I answer: It is precisely for their children that I propose this. I mean, every time we hear they've done something more to get attention—the Kentucky museum, for example, or the legal bombs they keep throwing at school districts, or trying to repackage the old creation myth in a new "Intelligent Design" wrapper, or all their other attempts to elevate creationism to the level of real science and devalue real science to the level of creationism—it is their children who pay the dearest price. It is their children who must be thinking, "Well golly, if this particular fairy tale gets so much publicity over all the other fairy tales, there must be something to the fairy tale." It is their children, not mine, who must continue to struggle in the muck and mud of pre-Darwin consciousness, simply because we have allowed these primitives and their hayseed voodoo so much of our scrutiny. And hopefully, it is their children who, one day, may decide they've had their fill of being regarded as a curious cultural aberration on the path to the future and will come respectfully to their biology teachers, hands out and minds open: "Mr. So-'n'-So, could you explain to me what all this 'evolution' stuff is about? I really wanna understand."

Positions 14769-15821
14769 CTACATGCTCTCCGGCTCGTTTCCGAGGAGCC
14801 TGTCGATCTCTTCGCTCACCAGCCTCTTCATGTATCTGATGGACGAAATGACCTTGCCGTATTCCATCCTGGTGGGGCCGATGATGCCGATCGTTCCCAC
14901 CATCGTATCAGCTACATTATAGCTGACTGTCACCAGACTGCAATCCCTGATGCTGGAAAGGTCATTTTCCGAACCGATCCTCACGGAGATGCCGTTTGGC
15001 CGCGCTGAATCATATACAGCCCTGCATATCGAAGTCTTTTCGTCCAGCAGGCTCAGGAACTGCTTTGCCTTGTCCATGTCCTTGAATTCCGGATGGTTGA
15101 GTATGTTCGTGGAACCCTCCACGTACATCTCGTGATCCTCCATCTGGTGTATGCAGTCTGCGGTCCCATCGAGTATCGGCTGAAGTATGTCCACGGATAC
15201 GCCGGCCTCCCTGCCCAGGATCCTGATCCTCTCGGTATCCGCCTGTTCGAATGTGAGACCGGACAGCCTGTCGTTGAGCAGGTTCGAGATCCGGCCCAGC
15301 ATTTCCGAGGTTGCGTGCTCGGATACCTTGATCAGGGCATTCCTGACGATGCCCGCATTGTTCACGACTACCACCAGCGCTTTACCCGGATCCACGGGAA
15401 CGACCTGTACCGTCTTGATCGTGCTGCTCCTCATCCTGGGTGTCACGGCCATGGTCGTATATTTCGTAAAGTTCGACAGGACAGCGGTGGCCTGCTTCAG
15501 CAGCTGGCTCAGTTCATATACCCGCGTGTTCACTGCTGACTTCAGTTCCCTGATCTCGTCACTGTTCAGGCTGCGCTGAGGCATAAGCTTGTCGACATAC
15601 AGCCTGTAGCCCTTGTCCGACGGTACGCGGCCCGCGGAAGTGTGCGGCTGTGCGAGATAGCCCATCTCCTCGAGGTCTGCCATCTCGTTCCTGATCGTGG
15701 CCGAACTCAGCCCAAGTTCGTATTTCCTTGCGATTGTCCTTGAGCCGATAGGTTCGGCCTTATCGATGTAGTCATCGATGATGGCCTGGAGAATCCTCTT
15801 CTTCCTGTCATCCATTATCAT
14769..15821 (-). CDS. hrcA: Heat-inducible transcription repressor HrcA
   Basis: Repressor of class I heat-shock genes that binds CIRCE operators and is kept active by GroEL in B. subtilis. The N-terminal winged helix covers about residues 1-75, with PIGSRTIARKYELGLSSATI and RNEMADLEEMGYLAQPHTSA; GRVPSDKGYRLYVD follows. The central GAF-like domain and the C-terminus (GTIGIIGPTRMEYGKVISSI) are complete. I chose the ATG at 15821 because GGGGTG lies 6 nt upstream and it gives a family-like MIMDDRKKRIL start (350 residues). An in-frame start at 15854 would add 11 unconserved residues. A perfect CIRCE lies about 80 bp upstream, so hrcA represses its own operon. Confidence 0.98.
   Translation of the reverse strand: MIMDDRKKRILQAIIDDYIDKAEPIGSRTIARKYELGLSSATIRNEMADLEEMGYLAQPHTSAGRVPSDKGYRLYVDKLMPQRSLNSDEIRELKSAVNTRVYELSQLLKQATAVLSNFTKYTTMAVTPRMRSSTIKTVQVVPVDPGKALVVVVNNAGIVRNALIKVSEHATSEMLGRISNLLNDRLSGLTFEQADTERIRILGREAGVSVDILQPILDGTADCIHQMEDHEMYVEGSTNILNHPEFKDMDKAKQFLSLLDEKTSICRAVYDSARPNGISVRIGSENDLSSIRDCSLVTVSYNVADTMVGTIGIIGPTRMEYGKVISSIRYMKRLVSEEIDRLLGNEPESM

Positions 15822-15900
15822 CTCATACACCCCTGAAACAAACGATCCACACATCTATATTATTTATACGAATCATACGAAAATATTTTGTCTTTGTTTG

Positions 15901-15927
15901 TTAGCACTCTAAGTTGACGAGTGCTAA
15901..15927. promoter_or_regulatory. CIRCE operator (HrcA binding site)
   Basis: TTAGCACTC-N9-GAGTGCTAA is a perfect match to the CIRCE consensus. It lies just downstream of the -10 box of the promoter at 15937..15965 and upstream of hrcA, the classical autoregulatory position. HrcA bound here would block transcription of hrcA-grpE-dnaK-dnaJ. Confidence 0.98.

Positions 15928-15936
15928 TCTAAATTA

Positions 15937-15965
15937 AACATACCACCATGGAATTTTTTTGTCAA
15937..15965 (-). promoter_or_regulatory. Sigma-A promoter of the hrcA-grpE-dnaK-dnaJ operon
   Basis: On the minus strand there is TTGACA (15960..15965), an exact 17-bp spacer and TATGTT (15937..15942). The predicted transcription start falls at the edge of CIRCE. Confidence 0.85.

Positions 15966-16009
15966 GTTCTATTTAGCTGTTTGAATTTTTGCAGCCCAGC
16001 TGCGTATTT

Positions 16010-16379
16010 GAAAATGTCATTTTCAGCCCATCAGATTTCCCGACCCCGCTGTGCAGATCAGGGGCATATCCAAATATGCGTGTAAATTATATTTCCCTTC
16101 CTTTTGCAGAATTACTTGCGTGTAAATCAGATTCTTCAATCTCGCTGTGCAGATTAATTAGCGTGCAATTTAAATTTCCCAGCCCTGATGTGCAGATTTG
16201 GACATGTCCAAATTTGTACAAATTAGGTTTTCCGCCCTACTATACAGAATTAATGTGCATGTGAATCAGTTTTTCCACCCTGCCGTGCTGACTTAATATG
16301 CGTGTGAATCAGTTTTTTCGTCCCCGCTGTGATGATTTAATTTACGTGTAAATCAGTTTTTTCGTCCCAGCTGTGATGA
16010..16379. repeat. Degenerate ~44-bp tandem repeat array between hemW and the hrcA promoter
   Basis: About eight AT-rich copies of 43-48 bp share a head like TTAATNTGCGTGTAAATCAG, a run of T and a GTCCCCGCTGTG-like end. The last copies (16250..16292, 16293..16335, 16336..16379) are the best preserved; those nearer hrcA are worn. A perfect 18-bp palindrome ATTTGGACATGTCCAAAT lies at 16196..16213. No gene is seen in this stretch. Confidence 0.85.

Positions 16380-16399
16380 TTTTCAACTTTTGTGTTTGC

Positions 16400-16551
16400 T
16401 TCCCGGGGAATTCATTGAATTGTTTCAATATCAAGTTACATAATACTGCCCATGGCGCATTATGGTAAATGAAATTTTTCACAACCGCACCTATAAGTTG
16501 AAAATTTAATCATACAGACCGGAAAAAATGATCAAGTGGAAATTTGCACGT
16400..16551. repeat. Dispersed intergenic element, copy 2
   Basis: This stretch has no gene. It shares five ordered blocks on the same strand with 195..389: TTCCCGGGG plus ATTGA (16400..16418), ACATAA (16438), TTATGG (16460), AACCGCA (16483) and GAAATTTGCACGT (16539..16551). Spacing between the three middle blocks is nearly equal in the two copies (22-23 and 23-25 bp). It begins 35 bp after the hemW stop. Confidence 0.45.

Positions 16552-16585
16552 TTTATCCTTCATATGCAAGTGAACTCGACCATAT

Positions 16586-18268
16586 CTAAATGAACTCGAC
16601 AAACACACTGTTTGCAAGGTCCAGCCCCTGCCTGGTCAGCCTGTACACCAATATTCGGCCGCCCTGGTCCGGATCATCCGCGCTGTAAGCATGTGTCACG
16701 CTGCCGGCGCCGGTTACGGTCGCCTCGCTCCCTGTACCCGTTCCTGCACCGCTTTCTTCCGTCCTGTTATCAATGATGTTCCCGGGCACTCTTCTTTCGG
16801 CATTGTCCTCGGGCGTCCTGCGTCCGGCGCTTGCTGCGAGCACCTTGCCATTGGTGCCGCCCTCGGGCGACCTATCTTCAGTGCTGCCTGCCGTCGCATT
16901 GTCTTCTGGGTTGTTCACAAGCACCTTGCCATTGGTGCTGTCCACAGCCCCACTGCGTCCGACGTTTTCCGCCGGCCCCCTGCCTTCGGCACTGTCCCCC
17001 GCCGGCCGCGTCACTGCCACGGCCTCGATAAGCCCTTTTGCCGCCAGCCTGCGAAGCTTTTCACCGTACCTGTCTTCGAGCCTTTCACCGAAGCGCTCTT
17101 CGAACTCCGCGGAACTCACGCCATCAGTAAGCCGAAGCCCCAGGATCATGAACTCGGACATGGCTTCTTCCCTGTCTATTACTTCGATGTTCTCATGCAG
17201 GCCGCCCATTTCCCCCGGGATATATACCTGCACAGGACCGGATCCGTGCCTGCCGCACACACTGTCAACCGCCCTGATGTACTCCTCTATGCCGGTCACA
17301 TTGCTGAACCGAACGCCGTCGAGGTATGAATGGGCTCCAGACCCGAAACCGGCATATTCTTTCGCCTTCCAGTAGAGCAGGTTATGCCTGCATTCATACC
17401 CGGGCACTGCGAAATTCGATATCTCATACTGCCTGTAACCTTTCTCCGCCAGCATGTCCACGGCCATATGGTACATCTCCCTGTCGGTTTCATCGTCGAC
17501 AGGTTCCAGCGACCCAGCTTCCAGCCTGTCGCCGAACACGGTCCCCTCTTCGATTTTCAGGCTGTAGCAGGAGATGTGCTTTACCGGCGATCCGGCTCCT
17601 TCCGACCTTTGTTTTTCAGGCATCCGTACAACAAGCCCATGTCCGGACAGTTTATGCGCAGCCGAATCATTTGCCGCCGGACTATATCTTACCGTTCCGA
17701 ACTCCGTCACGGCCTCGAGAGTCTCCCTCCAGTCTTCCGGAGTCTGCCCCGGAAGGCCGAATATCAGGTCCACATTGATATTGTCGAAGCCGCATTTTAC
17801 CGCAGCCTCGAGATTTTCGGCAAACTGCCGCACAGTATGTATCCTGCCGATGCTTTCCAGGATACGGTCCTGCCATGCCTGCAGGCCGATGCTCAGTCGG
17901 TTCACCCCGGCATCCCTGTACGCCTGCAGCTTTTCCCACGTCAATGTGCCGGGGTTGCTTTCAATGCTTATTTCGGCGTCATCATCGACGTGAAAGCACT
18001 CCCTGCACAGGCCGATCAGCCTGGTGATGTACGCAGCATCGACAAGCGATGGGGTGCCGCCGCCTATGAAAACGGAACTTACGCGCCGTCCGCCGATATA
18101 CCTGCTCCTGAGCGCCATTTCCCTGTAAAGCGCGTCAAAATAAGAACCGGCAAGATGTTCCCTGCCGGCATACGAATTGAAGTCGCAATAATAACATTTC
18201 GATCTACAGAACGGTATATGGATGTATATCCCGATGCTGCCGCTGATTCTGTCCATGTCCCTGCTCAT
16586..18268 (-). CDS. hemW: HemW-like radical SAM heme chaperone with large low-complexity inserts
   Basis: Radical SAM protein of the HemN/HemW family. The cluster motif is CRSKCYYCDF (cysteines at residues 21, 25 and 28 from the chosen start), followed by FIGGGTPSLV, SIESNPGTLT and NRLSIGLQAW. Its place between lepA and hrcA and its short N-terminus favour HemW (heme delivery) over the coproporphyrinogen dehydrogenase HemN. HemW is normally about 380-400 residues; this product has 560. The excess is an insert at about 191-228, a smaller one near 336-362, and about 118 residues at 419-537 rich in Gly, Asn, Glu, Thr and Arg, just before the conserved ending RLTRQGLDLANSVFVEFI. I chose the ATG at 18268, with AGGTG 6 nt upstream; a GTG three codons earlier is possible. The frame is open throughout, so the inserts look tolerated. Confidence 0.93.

It's not like I'm suggesting we put creationists on reservations or anything like that. All I'm proposing is that we ignore them. Pass on by. Walk around them without making eye contact and keep going without looking back. If they want to remain the intellectually bereft bums clogging the sidewalks of modern thought, that's their choice, but it's high time we evolved beyond having to worry about how we might accommodate them. Instead, let them worry about why they are being left out. Let them feel like they could stand a little educational up-grading, instead of them making us feel like we have to lower the standards just to include them. I mean, what's the point of having above-average intelligence around if all it does is perpetually compromise with the "below" crowd?

And listen, if this works on the creationists, what's to say we couldn't use the same technique on a few other groups that get way more than the attention they deserve? Take those idiots who still insist there's no such thing as global warming. At least the creationists are relatively harmless, but anyone who's still spouting the "no sound science" line could prove dangerous. Let's all pretend we don't even hear them anymore, and see if they don't just fade away.